America

Amtrak Unveils Its Vision For 2040: Travel From D.C. To New York City In 96 Minutes

Acela Train Out Of Service

An Amtrak Acela train sits in the 30th Street Station in Philadelphia. Don Murray/Getty Images hide caption

itoggle caption Don Murray/Getty Images

In Philadelphia today, Amtrak unveiled "A Vision for High-Speed Rail in the Northeast Corridor." There's plenty of stuff to swoon over — or daydream about: Washington to New York City in 96 minutes?! Manhattan to Boston in 84 minutes?!

If "the nation's intercity passenger rail operator" gets its way, this is what train travel could look like in 2040:

...high-speed train ridership would approach 18 million passengers with room to accommodate up to 80 million annually as demand increases in the years and decades that follow. Departures of high-speed trains would expand from an average of one to four per hour in each direction, with additional service in the peak periods, and total daily high-speed rail departures would increase from 42 today to as many as 148 in 2040.

The service would generate an annual operating surplus of approximately $900 million and its construction would create more than 40,000 full-time jobs annually over a 25-year construction period to build the new track, tunnels, bridges, stations, and other infrastructure.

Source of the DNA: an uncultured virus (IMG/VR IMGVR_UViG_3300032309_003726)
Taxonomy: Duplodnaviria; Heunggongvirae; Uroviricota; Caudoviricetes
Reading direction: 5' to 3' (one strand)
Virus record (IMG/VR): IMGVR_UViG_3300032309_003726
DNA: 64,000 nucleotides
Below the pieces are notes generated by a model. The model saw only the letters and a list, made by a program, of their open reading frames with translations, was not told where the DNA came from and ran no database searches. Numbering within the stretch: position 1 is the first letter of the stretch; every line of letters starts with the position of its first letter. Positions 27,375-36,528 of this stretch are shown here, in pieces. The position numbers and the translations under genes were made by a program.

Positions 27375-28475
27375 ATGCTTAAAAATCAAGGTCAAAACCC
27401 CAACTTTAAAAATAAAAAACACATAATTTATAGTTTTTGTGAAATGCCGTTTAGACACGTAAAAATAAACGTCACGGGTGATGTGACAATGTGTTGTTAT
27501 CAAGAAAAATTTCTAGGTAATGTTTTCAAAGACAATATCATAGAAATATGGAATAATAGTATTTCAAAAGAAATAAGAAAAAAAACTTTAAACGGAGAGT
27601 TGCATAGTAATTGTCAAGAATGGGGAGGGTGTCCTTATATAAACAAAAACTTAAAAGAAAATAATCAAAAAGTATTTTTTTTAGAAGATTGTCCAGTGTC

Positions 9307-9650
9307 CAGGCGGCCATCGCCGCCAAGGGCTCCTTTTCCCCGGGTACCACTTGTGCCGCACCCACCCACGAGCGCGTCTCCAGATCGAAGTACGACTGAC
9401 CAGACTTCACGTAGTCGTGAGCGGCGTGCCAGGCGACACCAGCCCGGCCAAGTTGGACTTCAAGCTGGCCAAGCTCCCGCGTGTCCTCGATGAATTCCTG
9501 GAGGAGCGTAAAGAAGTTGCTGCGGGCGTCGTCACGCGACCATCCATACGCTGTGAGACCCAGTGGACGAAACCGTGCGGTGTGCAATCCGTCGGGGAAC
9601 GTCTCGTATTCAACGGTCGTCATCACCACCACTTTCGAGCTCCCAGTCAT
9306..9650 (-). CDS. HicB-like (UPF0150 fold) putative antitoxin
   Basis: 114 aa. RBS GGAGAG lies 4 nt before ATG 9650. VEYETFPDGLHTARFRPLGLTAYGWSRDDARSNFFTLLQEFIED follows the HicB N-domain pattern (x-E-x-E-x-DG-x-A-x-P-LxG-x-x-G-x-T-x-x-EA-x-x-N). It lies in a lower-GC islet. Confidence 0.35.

Again, it sounds good. But is it feasible?

Matt Yglesias says that the plan's price tag — $117 billion — "highlights the central problem with our current approach to rail."

The Obama administration’s high-speed rail initiative is not only pretty stingy, it’s also spread incredibly thin because that’s what you get when you need to frame initiatives that can be approved by a congress based on representing distinct geographical areas. Any kind of national legislation that would raise $117 billion for northeast rail service would need to also spend a ton of money on rail service elsewhere in the country where the case for massive investment is much weaker. We’re essentially destined to be perennially under-investing in the northeast corridor and a handful of promising city pairs (Tampa-Orlando, Portland-Seattle) scattered around the country while sporadically over-investing elsewhere.

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